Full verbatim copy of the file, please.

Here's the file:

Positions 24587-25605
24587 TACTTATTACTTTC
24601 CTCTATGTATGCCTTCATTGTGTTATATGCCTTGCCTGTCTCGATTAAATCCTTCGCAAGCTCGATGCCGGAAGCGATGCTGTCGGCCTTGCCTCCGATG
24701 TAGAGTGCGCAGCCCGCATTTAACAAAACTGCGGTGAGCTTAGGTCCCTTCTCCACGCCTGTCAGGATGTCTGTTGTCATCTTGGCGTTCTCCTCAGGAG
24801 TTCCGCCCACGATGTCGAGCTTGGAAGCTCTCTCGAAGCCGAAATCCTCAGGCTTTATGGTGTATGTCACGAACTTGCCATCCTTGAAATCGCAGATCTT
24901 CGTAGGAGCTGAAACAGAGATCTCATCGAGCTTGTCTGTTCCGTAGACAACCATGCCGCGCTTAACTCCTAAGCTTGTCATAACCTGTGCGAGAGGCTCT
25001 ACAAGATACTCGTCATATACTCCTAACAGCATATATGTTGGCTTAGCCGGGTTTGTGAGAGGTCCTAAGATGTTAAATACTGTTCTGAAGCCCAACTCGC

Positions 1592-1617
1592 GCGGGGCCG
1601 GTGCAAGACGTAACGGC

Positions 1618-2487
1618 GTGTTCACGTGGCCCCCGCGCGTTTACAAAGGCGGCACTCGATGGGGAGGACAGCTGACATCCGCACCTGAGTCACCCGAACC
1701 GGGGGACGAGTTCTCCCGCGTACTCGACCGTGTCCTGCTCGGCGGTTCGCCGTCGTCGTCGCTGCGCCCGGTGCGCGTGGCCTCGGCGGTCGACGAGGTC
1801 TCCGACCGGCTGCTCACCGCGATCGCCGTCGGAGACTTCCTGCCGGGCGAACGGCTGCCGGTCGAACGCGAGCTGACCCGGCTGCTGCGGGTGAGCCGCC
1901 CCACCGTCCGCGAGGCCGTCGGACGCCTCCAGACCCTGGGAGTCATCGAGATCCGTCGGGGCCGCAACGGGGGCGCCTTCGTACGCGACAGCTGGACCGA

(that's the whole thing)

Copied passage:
Positions 24587-25605
24587 TACTTATTACTTTC
24601 CTCTATGTATGCCTTCATTGTGTTATATGCCTTGCCTGTCTCGATTAAATCCTTCGCAAGCTCGATGCCGGAAGCGATGCTGTCGGCCTTGCCTCCGATG
24701 TAGAGTGCGCAGCCCGCATTTAACAAAACTGCGGTGAGCTTAGGTCCCTTCTCCACGCCTGTCAGGATGTCTGTTGTCATCTTGGCGTTCTCCTCAGGAG
24801 TTCCGCCCACGATGTCGAGCTTGGAAGCTCTCTCGAAGCCGAAATCCTCAGGCTTTATGGTGTATGTCACGAACTTGCCATCCTTGAAATCGCAGATCTT
24901 CGTAGGAGCTGAAACAGAGATCTCATCGAGCTTGTCTGTTCCGTAGACAACCATGCCGCGCTTAACTCCTAAGCTTGTCATAACCTGTGCGAGAGGCTCT
25001 ACAAGATACTCGTCATATACTCCTAACAGCATATATGTTGGCTTAGCCGGGTTTGTGAGAGGTCCTAAGATGTTAAATACTGTTCTGAAGCCCAACTCGC

Positions 1592-1617
1592 GCGGGGCCG
1601 GTGCAAGACGTAACGGC

Positions 1618-2487
1618 GTGTTCACGTGGCCCCCGCGCGTTTACAAAGGCGGCACTCGATGGGGAGGACAGCTGACATCCGCACCTGAGTCACCCGAACC
1701 GGGGGACGAGTTCTCCCGCGTACTCGACCGTGTCCTGCTCGGCGGTTCGCCGTCGTCGTCGCTGCGCCCGGTGCGCGTGGCCTCGGCGGTCGACGAGGTC
1801 TCCGACCGGCTGCTCACCGCGATCGCCGTCGGAGACTTCCTGCCGGGCGAACGGCTGCCGGTCGAACGCGAGCTGACCCGGCTGCTGCGGGTGAGCCGCC
1901 CCACCGTCCGCGAGGCCGTCGGACGCCTCCAGACCCTGGGAGTCATCGAGATCCGTCGGGGCCGCAACGGGGGCGCCTTCGTACGCGACAGCTGGACCGA